The Brutal Life of a Recruiter


By Jack J. Kelly

If you ever engaged in a job search you probably interacted with or used the services of a Recruiter. Like in any profession, there are some amazingly, fantastic recruiters and some horrendous people. There are also an awful lot of mediocre, untalented folks in between the two extremes. Since I’ve been a recruiter for over 20 years, placed thousands of people, and used recruiters before I was a recruiter to find jobs for myself, I figured I’m the guy to shine a light on what we do.

Here’s an insider’s glimpse into what it’s like to be a Recruiter. By understanding who they are and what they do, it will aid you in your relationship with a Recruiter, which could then better help you procure a new job.

Recruiters generally work on behalf of a company since they are the ones that pay the bills. Recruiters also work for the candidates even though the job applicants are required to pay any fees. Think of them like a matchmaker. They need to make both parties happy (the company and the candidate) to successfully place a person at a company.

The recruiting industry, similar to other professional service industries, such as lawyers, insurance salesmen, real estate brokers, and used car salespersons, tend to have a bad reputation.  Everyone has a story to tell about a terrible recruiter that failed to secure him a job.

Allow me to pull back the curtain, so you can understand the mindset and daily grind of the recruiter. The nature of the business is incredibly competitive and brutal.  The vast majority of recruiters work on a contingency basis. This means that no matter how hard they try, despite putting in endless hours, if they don’t place a person at the company, they don’t get paid. There is no monetary reward for coming in second place.

A typical recruiter is given an assignment from a corporation, along with about three to ten other agencies.  Yes, really. It is survival of the fittest. It’s a race to get the best candidate to the company before your competitors.

You will need to review hundreds of resumes and meet with a large number of candidates to determine fits for the job. For every candidate that you share with the company, you must have called and spoken to at least a dozen people. To get that dozen people, you sifted through 100-plus resumes or LinkedIn profiles. Granted it’s not brain surgery or rushing into a burning building to save children, however, it takes an enormous amount of time, under a great deal of pressure to do their jobs.

Now, it wouldn’t be so bad if the Recruiter had a monopoly on the job assignment. She would still put in the hours, but have the peace-of-mind knowing that she will ultimately secure the winning candidate and get paid the placement fee. Instead, it is long hours of searching for candidates, interviewing people, selling them on the job, getting the person before the competition, preparing them for the interview, negotiating salaries, and then trying to close the person. Oh, they also have to prepare for counter offers and competing offers.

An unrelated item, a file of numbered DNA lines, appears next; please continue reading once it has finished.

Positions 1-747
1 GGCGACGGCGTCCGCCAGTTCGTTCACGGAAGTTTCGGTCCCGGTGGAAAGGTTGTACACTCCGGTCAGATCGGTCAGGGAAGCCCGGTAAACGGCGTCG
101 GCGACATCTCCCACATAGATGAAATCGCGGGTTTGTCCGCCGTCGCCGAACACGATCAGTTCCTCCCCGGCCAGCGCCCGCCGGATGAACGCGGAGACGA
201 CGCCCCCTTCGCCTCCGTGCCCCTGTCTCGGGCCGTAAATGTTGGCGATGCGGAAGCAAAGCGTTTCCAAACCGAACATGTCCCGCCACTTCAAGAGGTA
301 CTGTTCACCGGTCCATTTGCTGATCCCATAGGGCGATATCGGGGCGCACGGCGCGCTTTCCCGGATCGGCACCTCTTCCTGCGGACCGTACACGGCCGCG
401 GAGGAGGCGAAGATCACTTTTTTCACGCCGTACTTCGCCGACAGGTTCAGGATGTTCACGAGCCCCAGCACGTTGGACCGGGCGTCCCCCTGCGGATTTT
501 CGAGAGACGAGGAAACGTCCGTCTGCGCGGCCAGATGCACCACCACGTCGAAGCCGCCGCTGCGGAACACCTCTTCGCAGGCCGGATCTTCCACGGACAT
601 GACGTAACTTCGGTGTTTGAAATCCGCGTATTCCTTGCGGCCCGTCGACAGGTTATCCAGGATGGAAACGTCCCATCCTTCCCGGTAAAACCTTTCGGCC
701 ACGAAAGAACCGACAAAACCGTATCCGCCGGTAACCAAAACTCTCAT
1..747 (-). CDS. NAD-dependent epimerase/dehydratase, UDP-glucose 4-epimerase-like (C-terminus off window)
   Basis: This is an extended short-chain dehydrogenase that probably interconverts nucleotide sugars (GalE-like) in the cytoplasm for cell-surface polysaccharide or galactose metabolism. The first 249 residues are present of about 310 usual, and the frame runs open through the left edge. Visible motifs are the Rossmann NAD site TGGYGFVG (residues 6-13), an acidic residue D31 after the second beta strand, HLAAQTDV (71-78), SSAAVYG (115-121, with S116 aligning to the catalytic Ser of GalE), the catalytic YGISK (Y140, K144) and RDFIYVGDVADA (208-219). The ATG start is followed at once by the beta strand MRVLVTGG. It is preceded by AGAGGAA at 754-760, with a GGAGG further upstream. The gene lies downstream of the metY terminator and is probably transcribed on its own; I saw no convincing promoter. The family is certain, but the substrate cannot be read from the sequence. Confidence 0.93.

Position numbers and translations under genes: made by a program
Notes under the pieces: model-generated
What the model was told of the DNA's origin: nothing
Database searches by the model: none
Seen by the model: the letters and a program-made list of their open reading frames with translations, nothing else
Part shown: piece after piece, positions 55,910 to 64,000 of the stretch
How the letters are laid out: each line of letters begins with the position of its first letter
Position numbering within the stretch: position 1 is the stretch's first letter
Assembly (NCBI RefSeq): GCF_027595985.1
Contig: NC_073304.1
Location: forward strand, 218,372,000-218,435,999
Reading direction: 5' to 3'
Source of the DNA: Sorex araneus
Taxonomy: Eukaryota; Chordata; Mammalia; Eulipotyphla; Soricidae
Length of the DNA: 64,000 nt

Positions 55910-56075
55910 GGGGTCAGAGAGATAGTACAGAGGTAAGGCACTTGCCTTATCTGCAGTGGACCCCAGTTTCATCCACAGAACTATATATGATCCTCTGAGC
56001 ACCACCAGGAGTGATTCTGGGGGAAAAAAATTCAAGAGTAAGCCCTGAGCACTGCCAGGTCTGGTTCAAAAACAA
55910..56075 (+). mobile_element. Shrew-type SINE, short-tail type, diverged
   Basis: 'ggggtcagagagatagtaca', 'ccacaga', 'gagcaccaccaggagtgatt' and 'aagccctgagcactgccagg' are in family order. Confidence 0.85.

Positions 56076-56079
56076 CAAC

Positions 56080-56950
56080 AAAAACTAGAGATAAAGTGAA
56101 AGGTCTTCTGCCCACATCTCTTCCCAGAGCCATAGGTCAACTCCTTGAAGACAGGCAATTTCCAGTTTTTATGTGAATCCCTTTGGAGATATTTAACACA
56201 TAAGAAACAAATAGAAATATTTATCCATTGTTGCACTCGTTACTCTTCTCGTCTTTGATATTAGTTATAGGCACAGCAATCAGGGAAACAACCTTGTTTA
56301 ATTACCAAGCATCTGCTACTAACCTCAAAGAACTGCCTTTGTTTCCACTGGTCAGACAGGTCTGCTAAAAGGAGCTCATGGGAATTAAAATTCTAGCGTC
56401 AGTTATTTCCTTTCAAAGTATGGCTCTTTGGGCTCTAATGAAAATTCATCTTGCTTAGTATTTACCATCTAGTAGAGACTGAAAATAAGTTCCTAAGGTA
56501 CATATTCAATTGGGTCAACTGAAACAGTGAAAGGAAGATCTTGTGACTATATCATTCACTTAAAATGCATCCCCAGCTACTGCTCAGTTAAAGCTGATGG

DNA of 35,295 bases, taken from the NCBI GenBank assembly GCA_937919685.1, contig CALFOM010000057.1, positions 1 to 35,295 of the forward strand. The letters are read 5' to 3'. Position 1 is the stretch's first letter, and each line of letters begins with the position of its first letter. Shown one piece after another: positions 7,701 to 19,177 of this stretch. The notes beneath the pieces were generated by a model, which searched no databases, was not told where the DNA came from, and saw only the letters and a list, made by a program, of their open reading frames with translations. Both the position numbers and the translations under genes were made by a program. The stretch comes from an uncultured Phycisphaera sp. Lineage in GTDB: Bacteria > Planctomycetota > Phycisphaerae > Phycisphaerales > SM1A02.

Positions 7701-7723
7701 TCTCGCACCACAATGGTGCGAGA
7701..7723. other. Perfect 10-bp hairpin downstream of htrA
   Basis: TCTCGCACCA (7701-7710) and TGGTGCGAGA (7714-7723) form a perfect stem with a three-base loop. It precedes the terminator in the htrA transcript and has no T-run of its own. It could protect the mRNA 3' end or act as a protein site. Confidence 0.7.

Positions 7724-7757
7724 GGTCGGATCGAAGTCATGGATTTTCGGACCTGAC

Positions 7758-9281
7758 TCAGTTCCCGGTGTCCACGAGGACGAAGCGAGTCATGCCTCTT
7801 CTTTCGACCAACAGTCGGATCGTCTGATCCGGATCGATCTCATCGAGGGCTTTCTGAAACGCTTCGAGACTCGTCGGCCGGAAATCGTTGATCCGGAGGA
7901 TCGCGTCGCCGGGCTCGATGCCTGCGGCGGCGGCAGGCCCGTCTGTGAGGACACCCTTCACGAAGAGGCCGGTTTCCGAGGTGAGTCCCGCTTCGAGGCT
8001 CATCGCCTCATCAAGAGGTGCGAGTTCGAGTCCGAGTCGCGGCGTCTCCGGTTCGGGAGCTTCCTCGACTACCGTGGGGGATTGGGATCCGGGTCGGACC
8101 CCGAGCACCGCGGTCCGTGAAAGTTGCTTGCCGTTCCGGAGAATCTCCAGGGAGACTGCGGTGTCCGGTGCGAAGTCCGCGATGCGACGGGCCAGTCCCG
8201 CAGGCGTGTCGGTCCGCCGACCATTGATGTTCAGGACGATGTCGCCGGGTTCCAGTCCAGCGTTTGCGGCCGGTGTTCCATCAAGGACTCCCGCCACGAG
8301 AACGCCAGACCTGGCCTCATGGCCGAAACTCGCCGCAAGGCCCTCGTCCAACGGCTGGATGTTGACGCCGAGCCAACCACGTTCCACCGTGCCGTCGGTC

There are virtually no barriers to enter the recruiting industry. Therefore, people constantly drift into and out of the field. There are no academic requirements. No regulatory oversight. But there is a chance to make money.  Therefore, it becomes saturated. The industry creates never-ending competition.

Most people fall into becoming a recruiter.  Growing up, did you ever know a kid who said he wanted to be a doctor, policeman, or recruiter?  They kind of find their way into the industry, usually after trying and failing at a bunch of other jobs. That is not a dig at recruiters. It is a testament to the type of person who keeps trying different paths until he finds the right profession to become successful.  Most recruiters quit within the first year or two, and those who remain recognize that to build a career it takes a hell of a lot of drive, commitment, and effort.

Through this lens, you can make sense of your prior experiences with a recruiter and understand why they act the way they do. For instance, if you get the brush off from a recruiter it is most likely due to the fact that he does not have a current job for you. If he did, I can assure you he would bend over backwards to help you and get your resume to the client company before his competition. If you don’t have the right background at the particular time you are seeking the services of a recruiter, the recruiter can’t afford to spend time with you. It’s cold, but true due to the way things are. The more time she spends on someone who doesn’t fit her current mandates, the more likely it is that a competitor is zeroing in on the appropriate person. It is a brutal and unfair system.

To be a successful recruiter, you have to have blinders on and search for only the perfect person for the job at hand. Any time not spent on this task is wasted time, which could end up in not placing anyone and not getting paid.

If you are not interested in a job that you are suitable for, you can now understand why a recruiter would be pushy. She knows that you could get the interview and potentially the job and she will get paid. If she lets the person get away, it will take many hours and exhaustive efforts to find someone else who also has the suitable background.

I’m not painting this picture to make you feel sorry for the miserable existence of a recruiter. I believe that understanding their inherent dilemma and how the game is played, it will enable you to work more successfully with recruiters in the future.

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